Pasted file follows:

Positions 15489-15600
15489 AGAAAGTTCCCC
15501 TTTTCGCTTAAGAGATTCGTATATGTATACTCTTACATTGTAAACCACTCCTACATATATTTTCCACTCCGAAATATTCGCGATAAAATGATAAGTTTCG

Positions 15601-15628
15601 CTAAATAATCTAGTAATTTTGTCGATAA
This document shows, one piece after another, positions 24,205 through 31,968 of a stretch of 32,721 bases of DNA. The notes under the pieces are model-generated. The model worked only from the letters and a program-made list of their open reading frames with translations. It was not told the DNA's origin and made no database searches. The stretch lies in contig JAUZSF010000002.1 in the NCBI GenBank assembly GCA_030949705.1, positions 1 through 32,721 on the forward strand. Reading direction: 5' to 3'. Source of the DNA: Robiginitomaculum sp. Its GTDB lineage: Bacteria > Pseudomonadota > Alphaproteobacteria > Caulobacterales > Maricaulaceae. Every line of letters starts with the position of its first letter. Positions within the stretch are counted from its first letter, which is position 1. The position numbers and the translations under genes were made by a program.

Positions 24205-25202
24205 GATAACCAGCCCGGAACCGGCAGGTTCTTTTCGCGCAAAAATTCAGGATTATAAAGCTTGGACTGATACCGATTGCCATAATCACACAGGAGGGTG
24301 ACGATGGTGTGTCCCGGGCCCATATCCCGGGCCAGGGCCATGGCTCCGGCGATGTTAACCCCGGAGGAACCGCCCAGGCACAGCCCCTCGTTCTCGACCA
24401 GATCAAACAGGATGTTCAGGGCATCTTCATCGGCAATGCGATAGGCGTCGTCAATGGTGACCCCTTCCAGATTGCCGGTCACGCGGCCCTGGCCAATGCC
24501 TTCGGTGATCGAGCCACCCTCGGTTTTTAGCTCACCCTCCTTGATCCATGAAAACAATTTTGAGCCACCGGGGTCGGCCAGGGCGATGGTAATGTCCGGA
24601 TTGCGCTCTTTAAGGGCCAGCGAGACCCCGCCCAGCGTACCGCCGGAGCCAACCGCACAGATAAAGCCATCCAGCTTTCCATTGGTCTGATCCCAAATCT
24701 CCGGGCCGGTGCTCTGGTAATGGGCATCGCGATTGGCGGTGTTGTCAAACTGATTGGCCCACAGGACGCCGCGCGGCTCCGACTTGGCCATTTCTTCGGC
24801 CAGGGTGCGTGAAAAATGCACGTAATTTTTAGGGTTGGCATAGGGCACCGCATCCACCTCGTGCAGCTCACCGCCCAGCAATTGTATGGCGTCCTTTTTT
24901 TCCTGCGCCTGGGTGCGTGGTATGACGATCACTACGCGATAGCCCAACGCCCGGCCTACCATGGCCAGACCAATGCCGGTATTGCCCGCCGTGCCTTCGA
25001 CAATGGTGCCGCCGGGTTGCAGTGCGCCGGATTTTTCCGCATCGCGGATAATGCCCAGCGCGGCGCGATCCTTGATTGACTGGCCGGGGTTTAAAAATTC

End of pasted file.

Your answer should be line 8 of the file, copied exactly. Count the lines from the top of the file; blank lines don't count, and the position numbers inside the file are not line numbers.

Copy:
24205 GATAACCAGCCCGGAACCGGCAGGTTCTTTTCGCGCAAAAATTCAGGATTATAAAGCTTGGACTGATACCGATTGCCATAATCACACAGGAGGGTG